That rear camera doesn't last long, as with the addition of the optional SL Package it's almost immediately replaced by the Around View Camera -- a feature that I've previously only seen in Infiniti models that gives the driver a bird's-eye view of the area around the vehicle by stitching together video from four cameras mounted around the vehicle's perimeter. For your $3,900, the SL Package also adds a 5-inch touch screen and an SD card-based navigation system with SiriusXM NavTraffic. A Bose audio system is also added, bumping the number of speakers up to eight, including a front-center fill channel and a powered subwoofer. Climate controls gain an automatic thermostat, the seats and steering wheel gain leather trim, and the front buckets gain two levels of heating. Headlights are upgraded to HID Xenon lamps and gain an automatic on/off function. Finally, a modest power moonroof is added to the feature list. That's not a bad haul for just under $4,000.
However, there are a few small annoyances that must be pointed out. For starters, the 5-inch screen used to display maps and Around View Camera output is located fairly low on dashboard's center stack. This makes it difficult to monitor the map or check the camera without taking your eyes off the road or craning your neck. Additionally, the tiny, low-resolution screen doesn't offer the best detail when in Around View mode, which makes it difficult to spot painted lines on the road or poorly defined curbs. However, even with these trade-offs, the extra visibility afforded by the extra cameras can greatly enhance safety and make tight parallel parking easier.
While navigating with the turn-by-turn directions, I noticed that this system didn't seem to feature a text-to-speech engine, so it wasn't able to speak street names aloud. However, the spoken prompts were clearly stated with enough headway to prevent panicked last-minute scrambles for turns. Finally, the Rogue lacks Bluetooth A2DP audio streaming. Although the auxiliary audio input somewhat fills in this hole in the feature set, this connection lacks Bluetooth's transport controls, so you'll have to interact directly with a paired phone to skip tracks.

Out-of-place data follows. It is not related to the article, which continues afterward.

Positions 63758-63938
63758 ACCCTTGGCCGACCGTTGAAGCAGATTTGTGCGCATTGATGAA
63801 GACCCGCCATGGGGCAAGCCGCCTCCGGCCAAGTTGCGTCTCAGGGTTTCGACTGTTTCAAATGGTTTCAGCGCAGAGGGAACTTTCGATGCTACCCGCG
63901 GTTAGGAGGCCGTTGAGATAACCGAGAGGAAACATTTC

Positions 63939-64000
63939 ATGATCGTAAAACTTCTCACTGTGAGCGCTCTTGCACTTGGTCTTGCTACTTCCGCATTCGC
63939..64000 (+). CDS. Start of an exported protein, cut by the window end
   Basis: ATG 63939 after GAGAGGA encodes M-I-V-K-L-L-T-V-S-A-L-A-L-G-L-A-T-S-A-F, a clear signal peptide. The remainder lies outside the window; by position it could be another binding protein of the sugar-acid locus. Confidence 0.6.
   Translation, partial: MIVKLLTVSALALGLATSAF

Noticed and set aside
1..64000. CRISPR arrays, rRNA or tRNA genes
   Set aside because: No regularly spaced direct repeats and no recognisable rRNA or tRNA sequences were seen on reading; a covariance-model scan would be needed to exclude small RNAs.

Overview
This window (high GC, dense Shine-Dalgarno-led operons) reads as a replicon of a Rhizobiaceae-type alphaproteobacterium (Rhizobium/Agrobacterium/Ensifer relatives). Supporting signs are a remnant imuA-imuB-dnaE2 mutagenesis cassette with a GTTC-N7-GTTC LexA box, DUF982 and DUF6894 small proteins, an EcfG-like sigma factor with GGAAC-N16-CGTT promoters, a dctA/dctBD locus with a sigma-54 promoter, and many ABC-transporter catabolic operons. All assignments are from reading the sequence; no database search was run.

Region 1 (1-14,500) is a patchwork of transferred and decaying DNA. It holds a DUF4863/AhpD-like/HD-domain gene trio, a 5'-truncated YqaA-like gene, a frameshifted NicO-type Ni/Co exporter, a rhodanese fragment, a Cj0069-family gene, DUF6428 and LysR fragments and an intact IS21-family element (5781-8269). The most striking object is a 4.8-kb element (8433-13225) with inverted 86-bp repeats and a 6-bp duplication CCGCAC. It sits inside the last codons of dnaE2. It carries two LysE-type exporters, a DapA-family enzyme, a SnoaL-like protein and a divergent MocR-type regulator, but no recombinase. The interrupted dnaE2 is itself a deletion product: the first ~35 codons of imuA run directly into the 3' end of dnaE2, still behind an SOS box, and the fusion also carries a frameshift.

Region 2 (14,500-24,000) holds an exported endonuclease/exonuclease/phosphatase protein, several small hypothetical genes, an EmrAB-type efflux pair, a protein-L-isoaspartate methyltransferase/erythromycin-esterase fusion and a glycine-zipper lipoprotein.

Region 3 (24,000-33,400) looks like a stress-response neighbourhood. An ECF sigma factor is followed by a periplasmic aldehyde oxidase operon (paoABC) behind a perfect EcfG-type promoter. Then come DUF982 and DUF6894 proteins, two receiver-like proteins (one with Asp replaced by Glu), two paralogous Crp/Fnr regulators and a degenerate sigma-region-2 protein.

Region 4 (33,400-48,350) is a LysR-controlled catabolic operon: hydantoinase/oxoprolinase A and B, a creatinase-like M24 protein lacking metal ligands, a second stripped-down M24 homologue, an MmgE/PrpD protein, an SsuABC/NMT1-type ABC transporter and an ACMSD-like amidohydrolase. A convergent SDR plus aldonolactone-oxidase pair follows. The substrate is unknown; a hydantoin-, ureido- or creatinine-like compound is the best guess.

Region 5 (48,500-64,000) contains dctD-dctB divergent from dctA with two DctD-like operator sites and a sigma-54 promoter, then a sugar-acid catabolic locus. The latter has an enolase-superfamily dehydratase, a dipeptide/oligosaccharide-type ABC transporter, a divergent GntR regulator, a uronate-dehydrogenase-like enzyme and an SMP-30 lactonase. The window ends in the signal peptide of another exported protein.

The Nissan Rogue starts at $22,310 for the S trim level, where an analog auxiliary input is the best tech you get. Climbing the trim levels you end up at the $28,650 price tag for our loaded-up 2013 Rogue SV with SL Package model in (humorously) Red. You can add $1,300 to any Rogue to add the on-demand AWD system, but this high up the trim-level totem pole, there are no other options to add to the Rogue (aside from your usual array of mud flaps and floor mats). Add a $825 destination charge to reach our as-tested price of $29,475.
Recently, we took a spin in the. Fully loaded, the Mazda is only $10 less than the Nissan, so I think it's interesting to take a moment and compare these two small crossovers. The Rogue has more power, more torque, and a CVT that helps it to better make use of that grunt. It feels more confident on the highway and is more resistant to crosswinds than the Mazda. However, the Mazda is less anonymous-looking and is more rewarding to take through a bendy bit of road thanks to its sportier steering and suspension setup. The CX-5 also boasts arguably better cabin tech with its TomTom-based navigation system, but the Rogue's Around View Camera gives it a serious edge in safety tech.
The driving enthusiast in me wants to give the edge to the friskier CX-5, but I think your average crossover buyer will find more value in the more settled Rogue. Either choice, I think, is a good one.
|Model||2013 Nissan Rogue|
|Trim||SV with SL Package|
|Power train||2.5-L 4-cylinder, CVT, FWD, or optional AWD|
|EPA fuel economy||23 city, 28 highway, 25 combined mpg|
|Observed fuel economy||23.4|
|Navigation||Optional SD-based navigation with SirusXM NavTraffic|
|Bluetooth phone support||Yes|
|Disc player||Single-slot CD|
|MP3 player support||Standard analog 3.5mm auxiliary input, USB connection, iPod connection|
|Other digital audio||SiriusXM Satellite Radio|
|Audio system||Bose premium audio|
|Driver aids||Optional Around View Camera|
|Price as tested||$29,475|